A Syrian rebel commander, who fought alongside al-Qaeda founder Osama bin Laden and was close to its current chief Ayman al-Zawahiri, was killed by a suicide attack in Aleppo, intensifying in-fighting between rival armed groups.
The killing of Abu Khaled al-Suri on Sunday in a suicide bombing in the al-Halq area of Aleppo was confirmed by the Syrian Observatory for Human Rights.
Observatory chief Rami Abdel Rahman said he died along with six others when a fighter from the rival Islamic State of Iraq and the Levant (ISIL) group blew himself up at an Ahrar al-Sham post in al-Halq.
Al-Suri's death occurred against the backdrop of bloody rebel infighting between an al-Qaeda-breakaway ISIL and an array of armed opposition groups.
There was no immediate claim of responsibility for Sunday's assassination, but rebels quickly accused ISIL.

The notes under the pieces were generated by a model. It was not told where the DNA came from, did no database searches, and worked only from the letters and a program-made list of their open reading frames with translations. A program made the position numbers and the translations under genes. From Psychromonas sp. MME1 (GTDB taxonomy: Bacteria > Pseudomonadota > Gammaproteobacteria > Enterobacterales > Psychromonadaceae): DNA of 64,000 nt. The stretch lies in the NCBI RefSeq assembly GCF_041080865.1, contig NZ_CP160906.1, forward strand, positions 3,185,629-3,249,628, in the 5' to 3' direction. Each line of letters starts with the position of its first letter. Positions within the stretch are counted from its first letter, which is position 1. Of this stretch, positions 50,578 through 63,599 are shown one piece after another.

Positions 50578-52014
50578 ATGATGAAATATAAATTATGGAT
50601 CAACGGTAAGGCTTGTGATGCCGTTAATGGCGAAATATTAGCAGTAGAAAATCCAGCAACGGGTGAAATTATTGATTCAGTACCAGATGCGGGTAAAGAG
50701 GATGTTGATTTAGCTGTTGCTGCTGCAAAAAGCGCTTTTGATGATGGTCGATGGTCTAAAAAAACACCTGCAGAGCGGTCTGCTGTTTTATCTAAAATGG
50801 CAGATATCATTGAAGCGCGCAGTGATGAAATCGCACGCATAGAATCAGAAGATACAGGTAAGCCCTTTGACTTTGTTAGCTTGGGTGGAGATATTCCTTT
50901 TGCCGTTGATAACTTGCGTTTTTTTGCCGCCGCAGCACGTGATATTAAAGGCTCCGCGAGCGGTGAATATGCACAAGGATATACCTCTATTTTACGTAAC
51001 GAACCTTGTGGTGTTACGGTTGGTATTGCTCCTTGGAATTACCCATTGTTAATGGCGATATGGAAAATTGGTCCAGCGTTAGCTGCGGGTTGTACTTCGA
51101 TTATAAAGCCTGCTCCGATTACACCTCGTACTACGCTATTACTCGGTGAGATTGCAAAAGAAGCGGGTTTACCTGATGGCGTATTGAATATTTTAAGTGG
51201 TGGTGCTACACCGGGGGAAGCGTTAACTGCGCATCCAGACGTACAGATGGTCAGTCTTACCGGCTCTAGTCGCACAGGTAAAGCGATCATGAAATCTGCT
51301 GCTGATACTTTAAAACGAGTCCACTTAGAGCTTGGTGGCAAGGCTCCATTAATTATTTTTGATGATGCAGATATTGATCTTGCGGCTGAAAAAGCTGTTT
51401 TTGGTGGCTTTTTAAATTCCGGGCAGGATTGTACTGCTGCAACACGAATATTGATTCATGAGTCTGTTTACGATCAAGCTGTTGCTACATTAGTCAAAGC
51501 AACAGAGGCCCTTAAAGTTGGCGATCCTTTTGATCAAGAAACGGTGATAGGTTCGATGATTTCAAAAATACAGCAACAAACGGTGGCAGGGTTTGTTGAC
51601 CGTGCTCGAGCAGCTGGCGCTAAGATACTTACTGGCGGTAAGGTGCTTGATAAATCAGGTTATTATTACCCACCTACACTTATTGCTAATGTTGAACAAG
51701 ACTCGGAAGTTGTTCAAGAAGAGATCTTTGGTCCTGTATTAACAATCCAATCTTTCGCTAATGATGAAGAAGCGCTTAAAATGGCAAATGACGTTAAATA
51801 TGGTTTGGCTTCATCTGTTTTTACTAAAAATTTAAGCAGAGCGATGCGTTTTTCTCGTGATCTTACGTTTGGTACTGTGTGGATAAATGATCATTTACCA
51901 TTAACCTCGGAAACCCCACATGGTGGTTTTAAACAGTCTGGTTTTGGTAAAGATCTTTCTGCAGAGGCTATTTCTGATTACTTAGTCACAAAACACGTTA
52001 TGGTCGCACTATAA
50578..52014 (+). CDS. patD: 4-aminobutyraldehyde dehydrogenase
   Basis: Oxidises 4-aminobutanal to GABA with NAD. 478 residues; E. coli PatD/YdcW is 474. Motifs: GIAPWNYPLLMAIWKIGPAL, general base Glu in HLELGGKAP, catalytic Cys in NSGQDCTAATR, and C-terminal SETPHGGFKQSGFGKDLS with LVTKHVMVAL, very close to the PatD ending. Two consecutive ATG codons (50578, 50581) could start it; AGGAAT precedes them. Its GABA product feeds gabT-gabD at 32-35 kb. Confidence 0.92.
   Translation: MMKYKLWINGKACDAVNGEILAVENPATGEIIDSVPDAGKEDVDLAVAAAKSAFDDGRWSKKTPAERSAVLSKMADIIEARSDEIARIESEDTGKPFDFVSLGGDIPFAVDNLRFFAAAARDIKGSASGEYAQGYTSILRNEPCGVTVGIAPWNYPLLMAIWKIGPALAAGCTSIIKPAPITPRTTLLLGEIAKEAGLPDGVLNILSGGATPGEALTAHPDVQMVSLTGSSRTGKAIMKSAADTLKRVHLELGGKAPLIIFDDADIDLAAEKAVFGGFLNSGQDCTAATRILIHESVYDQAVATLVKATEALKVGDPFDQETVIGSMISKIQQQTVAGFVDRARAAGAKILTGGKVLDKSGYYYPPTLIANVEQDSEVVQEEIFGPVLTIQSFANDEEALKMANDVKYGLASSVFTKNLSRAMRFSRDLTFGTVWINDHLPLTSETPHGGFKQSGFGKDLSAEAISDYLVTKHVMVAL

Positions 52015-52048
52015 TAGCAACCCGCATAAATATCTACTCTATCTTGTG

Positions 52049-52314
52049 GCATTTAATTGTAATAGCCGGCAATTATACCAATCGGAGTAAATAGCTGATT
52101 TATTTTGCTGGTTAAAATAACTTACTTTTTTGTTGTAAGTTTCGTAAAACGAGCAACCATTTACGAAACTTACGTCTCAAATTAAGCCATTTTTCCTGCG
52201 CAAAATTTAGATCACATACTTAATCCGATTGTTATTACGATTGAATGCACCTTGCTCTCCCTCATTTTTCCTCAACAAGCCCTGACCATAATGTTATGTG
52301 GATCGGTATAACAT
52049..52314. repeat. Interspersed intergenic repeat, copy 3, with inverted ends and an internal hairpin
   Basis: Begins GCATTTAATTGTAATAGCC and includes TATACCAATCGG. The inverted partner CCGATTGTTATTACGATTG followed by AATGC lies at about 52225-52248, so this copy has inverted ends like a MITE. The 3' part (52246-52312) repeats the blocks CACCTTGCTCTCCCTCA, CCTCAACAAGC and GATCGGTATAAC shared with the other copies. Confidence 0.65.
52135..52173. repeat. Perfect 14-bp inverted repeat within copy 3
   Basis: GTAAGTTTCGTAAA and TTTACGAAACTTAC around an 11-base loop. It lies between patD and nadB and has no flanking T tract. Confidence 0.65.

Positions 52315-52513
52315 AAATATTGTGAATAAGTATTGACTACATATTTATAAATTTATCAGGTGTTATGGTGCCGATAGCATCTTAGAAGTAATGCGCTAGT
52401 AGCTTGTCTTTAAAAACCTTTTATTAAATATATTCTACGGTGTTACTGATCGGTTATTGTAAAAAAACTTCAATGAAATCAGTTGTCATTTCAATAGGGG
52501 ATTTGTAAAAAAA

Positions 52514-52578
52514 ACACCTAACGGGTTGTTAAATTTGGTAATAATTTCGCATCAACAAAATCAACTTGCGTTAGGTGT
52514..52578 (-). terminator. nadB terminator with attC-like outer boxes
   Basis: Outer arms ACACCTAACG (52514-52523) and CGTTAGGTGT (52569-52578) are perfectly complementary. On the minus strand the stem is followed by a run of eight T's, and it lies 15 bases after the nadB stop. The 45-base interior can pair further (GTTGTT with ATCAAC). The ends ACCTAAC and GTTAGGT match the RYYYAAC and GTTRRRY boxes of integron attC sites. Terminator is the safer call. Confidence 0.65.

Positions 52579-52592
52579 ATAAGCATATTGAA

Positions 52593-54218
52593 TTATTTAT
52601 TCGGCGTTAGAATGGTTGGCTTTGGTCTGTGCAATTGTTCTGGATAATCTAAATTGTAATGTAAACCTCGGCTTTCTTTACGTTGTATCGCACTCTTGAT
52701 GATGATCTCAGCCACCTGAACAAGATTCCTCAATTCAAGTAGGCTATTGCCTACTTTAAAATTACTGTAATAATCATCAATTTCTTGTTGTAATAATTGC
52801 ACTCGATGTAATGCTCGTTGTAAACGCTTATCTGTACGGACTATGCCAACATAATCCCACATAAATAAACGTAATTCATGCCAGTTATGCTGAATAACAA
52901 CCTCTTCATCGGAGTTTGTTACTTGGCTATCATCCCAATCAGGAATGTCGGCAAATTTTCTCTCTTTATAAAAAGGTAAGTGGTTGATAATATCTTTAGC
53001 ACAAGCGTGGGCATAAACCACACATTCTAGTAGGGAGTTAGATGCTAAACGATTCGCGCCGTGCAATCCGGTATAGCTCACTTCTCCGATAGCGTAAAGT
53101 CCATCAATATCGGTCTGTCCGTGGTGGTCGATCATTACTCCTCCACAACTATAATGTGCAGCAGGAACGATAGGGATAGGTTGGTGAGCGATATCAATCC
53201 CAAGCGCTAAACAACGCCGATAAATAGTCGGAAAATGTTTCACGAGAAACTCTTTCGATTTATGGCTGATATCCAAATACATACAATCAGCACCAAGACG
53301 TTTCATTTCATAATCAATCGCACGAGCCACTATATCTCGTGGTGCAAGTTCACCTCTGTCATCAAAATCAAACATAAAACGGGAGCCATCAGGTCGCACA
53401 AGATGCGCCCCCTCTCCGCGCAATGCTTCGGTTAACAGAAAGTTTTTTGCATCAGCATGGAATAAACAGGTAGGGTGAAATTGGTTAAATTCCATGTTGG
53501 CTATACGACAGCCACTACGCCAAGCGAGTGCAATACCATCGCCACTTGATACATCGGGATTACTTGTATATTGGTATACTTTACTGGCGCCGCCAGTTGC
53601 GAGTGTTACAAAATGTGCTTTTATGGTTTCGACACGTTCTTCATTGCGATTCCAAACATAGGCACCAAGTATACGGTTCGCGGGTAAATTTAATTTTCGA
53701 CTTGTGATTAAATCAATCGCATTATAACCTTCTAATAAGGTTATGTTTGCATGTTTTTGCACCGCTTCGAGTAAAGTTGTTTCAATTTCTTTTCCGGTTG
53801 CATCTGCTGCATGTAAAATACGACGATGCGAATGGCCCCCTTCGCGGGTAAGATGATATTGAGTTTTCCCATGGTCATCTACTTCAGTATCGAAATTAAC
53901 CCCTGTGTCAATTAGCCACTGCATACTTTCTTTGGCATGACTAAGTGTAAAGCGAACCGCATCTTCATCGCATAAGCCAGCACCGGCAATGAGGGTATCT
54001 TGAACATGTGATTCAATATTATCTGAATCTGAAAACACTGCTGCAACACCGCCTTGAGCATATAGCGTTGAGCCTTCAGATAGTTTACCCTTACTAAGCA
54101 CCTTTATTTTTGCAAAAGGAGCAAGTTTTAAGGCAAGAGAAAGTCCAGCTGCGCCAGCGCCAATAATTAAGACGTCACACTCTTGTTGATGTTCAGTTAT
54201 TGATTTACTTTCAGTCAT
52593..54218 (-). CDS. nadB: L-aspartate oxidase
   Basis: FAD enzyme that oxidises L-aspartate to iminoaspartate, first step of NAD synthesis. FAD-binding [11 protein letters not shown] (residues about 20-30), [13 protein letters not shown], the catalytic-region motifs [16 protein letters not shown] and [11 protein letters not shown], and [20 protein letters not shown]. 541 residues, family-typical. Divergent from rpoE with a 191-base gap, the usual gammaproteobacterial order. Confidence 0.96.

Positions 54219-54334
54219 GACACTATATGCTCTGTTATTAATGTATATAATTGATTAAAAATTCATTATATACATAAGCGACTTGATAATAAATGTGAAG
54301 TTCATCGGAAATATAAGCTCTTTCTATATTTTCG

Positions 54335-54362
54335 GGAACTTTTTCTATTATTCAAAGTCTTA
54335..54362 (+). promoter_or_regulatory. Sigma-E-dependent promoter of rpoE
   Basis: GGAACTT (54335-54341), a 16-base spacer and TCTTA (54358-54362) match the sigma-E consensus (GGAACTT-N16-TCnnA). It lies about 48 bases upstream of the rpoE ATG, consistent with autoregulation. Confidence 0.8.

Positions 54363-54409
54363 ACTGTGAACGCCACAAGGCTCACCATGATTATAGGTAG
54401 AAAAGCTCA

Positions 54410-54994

Speaking via Skype, Akram al-Halabi, spokesman for the Islamic Front, an alliance of seven rebel groups, told the Associated Press news agency that al-Suri had been critical of ISIL and its approach toward other rebel factions.
He said rebels believe that ISIL, which al-Qaeda publicly disowned earlier this month, was behind Sunday's bombing.
"The first fingers of blame point to the State,'' al-Halabi said. "Unfortunately this is going to make the infighting worse.''
Al-Suri had been critical of the group, blaming it for the internal conflict among rebels that has killed thousands of people across northern Syria since fighting began there in early January.
The senior al-Qaeda fighter's death could further complicate efforts to resolve those clashes, which have undermined rebel efforts to oust President Bashar al-Assad in Syria's nearly three-year civil war.
Since the rebel infighting began, government forces have chipped away at opposition-held areas, including around Aleppo.